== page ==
“It’s not a good taste to have in our mouths right now,” Wagner told Glenn Clark on “The Reality Check” Thursday. “You can tell with the vets that they’re not used to that. “They’ve been making the playoffs for years here so we wanna get back and ultimately-that’s our number one priority.”

But behind the team goals, Wagner does find himself with a unique opportunity being tapped as the early candidate to start at right tackle for the Ravens going into training camp and ultimately in Week 1 against the Cincinnati Bengals on September 7th-a situation he fought his entire rookie year to try and achieve.

“I’m really excited, ” Wagner told Clark after practice. “Last year, I practiced like I was going start Week 1 because you never know what will happen with injuries, but [this year], I’m just trying to get the playbook down first, which I’m already feeling confident with in these first couple OTAs.”

That determination fueled Wagner going into his rookie year, and he earned playing time out of it-playing 13 games for the Ravens in 2013 and starting two as John Harbaugh’s “swing tackle” in Jumbo, short-yardage, and goal line situations. 

Wagner said playing his rookie year really gave him an edge in his short NFL career getting acclimated to the changing pace of the professional game.

“It’s such a change from college,” Wagner said. “The speed is so much more amped up, and that’s the real difference. That really helped me out last year, and I’m ready to go.”

Wagner said it definitely put things on perspective when it came to his own work ethic.

“Every player in the NFL is the best player you’ve faced in college.  It’s just a whole new intensity you have to get used to.”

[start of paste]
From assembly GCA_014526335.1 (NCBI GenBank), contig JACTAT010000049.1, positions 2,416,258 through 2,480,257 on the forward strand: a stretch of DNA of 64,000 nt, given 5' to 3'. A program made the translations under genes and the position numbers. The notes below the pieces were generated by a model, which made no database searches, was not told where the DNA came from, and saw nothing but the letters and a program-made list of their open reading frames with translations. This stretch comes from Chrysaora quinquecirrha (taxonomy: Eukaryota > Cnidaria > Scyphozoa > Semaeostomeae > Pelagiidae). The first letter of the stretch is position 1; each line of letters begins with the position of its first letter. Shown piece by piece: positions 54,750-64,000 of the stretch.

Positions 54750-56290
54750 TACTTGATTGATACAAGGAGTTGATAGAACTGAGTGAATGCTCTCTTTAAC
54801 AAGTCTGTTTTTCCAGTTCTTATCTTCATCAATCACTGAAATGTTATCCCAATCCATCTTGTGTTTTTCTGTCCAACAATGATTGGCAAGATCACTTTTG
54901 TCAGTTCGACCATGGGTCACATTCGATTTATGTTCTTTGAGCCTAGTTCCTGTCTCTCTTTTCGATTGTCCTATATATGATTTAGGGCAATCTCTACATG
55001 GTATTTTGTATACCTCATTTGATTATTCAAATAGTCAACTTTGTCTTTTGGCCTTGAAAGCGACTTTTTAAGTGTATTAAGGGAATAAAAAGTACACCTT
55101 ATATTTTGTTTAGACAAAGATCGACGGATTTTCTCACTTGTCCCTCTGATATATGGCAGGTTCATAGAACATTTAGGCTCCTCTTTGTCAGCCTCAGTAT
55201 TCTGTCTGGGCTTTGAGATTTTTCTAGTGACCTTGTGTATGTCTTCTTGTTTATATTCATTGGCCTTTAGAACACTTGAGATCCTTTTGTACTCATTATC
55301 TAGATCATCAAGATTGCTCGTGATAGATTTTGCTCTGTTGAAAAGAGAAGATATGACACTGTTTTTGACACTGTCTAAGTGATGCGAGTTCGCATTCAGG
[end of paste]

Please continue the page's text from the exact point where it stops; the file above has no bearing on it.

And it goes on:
But even with that experience under his belt, Wagner still understands that he’s going to have to compete for the right tackle job and that he won’t have it handed to him.

“I definitely have to earn it,” Wagner said.  ”There’s nothing set until Week 1. I’m just gonna keep working and hope I earn that title.”

What’s he is getting used to in OTAs is lining up next to some new faces, including 3x All-Pro guard Marshal Yanda and getting line calls from a new center in former Buccaneeer Jeremy Zuttah.

Wagner said he owes so much to the two of them.

“It’s incredible to have him right next to me,” Wagner said of Yanda. “He helps me out every day and makes it so much easier when you have a vet like him next to you.”

And in regards to Zuttah, despite the center being in a Ravens uniform for two months, Wagner felt like with Zuttah’s knowledge and expertise, it feels like he’s been in the meeting rooms and on the field for years.

“We’re real comfortable already…it seems like he’s been here awhile,” Wagner said.  ”He’s a real athletic guy and he’s fit right in since the first day.”

Now it’s all about the whole group grasping this new scheme being implemented by incoming offensive coordinator, Gary Kubiak. Despite the perceived complexity of a zone offense, Wagner though says it all comes down to execution despite the different terminology.

“Football is football,” Wagner said. “There isn’t really anything else we can do.”

What they do want to do is get back to establishing the running game to help out their quarterback in Joe Flacco.

“It’s a big emphasis. I’m really happy with the play-action stuff we have going this year-a lot different than last year.”

And while it’s been all business so far in camp, Wagner did say that he’s shared a few laughs so far seeing Flacco on some of Kubiak’s bootleg plays.